Tuesday, February 4, 2 p.m. ET

Protecting Sensitive Business and Customer Information: Practical Data Security Practices for Your Business. Experts from the FTC and IRS discuss:

  • Protecting your business, customers, and employees against tax identity theft
  • Imposter scams that target small businesses
  • Practical cybersecurity practices, and
  • Responding to a data breachData Breach Whenever private information is seen by someone who should not have access, this is known as data exposure. It may also sometimes be referred to as a data leak or data breach. It might happen by accident or be caused by hackers who do it to cause harm to the individual or organization involved. It can be especially damaging to companies that store the credit card details and personal information of their customers.

Wednesday, February 5, 10 a.m. ET and 1 p.m. ET

AARP, the FTC, and the U.S. Treasury Department will hold two telephone Town Hall meetings, at 10 a.m. ET and 1 p.m. ET. Learn about tax identity theft, government impostor scams, recovering from fraud, and where to get help. Please join us at the meeting time that’s convenient for you.

Thursday, February 6, 2 p.m. ET

The FTC and the Identity Theft Resource Center co-host a 30-minute webinar on government imposter scams. We’ll talk about IRS, Social Security Administration, and U.S. Census Bureau imposters, red flag warnings, protecting yourself, and how to recover if fraud happens to you.

Thursday, February 6, 3 p.m. ET

Join experts from the FTC, the Identity Theft Resource Center, and others for an #IDTheftChat on Twitter. We’ll offer tips on protecting yourself from tax identity theft and government imposters. Join the conversation at #IDTheftChat.

IRS/FTC Tax Identity Theft Infographic presented by SCARS

IRS/FTC Tax Identity Theft InfographicInfographic Infographics (a shortened word of "information" and "graphics") are graphic visual representations of information, data, or knowledge intended to present information quickly and clearly. They can improve your understanding of a topic by utilizing graphics. Infographics have evolved in recent years to be more useful for mass communications and thus are designed with fewer assumptions about the readers' knowledge base than other types of visualizations. presented by SCARS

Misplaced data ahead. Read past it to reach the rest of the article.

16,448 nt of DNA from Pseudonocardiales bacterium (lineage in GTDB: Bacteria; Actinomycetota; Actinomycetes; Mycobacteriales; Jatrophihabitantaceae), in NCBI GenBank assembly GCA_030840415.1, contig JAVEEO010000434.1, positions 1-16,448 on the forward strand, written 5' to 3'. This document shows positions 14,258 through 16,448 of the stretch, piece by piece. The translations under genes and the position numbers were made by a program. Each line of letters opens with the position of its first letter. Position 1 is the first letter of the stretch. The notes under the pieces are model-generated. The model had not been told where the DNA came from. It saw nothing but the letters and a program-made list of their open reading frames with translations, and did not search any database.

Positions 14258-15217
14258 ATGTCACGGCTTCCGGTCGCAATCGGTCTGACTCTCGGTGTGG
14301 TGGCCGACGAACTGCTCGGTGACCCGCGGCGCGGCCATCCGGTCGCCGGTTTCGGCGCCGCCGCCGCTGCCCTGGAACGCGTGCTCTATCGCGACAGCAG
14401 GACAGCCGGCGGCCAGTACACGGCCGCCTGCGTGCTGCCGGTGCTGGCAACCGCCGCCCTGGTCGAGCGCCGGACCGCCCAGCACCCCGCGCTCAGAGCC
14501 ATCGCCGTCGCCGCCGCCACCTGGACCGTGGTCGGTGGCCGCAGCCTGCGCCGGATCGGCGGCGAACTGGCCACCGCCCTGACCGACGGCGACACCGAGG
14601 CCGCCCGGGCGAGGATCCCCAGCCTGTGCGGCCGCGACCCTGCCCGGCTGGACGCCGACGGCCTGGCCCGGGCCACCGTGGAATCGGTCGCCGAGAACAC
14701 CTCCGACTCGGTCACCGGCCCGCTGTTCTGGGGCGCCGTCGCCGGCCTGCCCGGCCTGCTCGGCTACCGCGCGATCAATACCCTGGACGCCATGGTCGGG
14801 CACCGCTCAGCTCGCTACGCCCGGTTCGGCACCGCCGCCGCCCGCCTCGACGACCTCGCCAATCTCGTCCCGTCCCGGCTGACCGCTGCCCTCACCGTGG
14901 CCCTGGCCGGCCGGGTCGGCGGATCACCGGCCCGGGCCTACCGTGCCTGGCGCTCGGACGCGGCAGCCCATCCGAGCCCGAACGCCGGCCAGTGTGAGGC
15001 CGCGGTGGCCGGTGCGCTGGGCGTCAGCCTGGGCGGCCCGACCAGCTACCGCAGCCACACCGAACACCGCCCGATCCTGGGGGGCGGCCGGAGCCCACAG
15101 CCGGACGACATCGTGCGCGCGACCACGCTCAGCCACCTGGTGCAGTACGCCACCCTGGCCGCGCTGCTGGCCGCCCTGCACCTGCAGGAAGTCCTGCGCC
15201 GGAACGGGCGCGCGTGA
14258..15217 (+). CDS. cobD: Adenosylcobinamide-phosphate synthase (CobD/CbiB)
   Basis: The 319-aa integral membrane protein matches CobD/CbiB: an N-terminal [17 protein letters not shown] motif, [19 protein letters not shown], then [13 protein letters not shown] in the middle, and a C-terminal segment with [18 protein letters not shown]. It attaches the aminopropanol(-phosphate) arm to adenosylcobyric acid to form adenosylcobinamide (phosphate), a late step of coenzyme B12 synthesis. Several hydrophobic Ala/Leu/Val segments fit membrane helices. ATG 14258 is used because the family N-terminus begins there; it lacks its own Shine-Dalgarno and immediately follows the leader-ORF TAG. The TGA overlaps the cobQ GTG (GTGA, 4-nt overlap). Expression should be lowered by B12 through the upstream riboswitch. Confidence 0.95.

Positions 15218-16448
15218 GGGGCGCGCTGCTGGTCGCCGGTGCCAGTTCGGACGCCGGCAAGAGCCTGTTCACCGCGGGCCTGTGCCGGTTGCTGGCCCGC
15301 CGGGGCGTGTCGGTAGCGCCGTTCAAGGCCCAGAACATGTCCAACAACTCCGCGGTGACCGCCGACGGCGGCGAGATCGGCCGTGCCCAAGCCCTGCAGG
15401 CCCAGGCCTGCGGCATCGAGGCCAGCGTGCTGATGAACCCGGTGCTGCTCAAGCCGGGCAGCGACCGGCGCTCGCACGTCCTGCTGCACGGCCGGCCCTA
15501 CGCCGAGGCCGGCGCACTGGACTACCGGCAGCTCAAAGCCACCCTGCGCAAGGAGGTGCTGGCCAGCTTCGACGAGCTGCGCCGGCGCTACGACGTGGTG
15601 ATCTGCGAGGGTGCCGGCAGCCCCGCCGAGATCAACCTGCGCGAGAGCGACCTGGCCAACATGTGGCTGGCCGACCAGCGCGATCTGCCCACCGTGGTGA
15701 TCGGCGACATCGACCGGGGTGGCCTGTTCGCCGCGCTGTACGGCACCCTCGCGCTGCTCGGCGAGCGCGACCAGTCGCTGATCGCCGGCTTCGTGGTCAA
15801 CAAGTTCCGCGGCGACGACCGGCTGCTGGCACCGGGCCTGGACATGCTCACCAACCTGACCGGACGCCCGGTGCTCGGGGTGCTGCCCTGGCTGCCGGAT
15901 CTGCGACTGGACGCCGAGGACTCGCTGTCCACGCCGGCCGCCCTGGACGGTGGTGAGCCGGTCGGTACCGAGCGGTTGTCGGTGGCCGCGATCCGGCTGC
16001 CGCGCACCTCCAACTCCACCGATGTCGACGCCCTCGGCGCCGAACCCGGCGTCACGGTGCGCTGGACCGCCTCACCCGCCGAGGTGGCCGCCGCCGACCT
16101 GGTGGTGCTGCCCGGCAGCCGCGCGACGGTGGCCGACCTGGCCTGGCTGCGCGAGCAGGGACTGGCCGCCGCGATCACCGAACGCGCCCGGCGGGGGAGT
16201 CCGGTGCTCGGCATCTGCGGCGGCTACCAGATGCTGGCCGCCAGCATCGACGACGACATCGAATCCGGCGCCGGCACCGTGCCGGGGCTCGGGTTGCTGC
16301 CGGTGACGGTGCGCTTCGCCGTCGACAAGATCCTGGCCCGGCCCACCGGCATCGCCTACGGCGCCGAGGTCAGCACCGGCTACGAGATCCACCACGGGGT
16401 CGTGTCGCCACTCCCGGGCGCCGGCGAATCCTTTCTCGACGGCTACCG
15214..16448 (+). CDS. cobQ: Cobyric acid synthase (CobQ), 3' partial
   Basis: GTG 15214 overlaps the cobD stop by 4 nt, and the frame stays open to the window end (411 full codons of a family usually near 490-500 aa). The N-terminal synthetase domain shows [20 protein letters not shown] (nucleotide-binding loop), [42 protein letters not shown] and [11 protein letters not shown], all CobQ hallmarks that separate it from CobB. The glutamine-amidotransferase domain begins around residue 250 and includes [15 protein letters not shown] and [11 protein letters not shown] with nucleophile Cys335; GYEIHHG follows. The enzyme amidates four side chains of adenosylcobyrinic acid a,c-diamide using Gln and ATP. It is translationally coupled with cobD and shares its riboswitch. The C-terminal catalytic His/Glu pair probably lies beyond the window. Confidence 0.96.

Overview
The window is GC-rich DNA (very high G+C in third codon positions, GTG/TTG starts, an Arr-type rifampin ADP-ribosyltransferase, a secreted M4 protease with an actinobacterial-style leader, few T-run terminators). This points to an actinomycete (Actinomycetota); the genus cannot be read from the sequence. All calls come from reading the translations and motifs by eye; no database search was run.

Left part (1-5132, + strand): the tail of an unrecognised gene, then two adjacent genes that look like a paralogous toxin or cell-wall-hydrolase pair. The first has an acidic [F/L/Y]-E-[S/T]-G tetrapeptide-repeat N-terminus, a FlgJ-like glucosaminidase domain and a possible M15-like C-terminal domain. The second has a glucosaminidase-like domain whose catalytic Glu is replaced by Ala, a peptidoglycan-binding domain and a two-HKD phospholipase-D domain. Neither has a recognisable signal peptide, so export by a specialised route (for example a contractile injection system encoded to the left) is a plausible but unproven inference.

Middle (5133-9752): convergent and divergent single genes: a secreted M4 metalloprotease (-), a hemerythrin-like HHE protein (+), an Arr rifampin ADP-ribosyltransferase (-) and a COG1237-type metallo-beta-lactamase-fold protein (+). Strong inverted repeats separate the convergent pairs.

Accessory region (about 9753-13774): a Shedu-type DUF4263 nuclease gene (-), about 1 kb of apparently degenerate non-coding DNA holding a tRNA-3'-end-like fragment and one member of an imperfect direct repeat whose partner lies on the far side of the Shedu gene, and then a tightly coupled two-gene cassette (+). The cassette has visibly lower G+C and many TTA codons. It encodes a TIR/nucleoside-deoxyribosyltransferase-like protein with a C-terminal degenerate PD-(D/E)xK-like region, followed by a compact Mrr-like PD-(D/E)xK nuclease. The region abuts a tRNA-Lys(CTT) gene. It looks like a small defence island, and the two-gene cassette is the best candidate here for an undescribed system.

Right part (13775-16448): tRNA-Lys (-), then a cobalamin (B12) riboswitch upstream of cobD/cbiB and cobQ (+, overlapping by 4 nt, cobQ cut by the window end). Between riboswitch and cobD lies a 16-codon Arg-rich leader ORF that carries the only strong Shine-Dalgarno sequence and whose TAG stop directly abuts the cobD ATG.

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Society of Citizens Against Relationship ScamsSCARS SCARS - Society of Citizens Against Relationship Scams Inc. A government registered crime victims' assistance & crime prevention nonprofit organization based in Miami, Florida, U.S.A. SCARS supports the victims of scams worldwide and through its partners in more than 60 countries around the world. Incorporated in 2015, its team has 30 years of continuous experience educating and supporting scam victims. Visit www.AgainstScams.org to learn more about SCARS. Inc.
A U.S. Based Crime Victims Assistance Nonprofit Organization

 

 

 

 

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FAQ: How Do You Properly Report Scammers?

It is essential that law enforcement knows about scams & scammers, even though there is nothing (in most cases) that they can do.

Always report scams involving money lost or where you received money to:

  1. Local Police – ask them to take an “informational” police report – say you need it for your insurance
  2. U.S. State Police (if you live in the U.S.) – they will take the matter more seriously and provide you with more help than local police
  3. Your National Police or FBIFBI FBI - Federal Bureau of Investigation The Federal Bureau of Investigation (FBI) is the domestic intelligence and security service of the United States and its principal federal law enforcement agency. Operating under the jurisdiction of the United States Department of Justice, the FBI is also a member of the U.S. Intelligence Community and reports to both the Attorney General and the Director of National Intelligence. A leading U.S. counter-terrorism, counterintelligence, and criminal investigative organization, the FBI has jurisdiction over violations of more than 200 categories of federal crimes, including financial fraud. « www.IC3.gov »
  4. The SCARS|CDN™ Cybercriminal Data Network – Worldwide Reporting Network on « www.Anyscam.com »

This helps your government understand the problem, and allows law enforcement to add scammers on watch lists worldwide.


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To learn more about SCARS visit « www.AgainstScams.org »

Please be sure to report all scammers
on « www.Anyscam.com »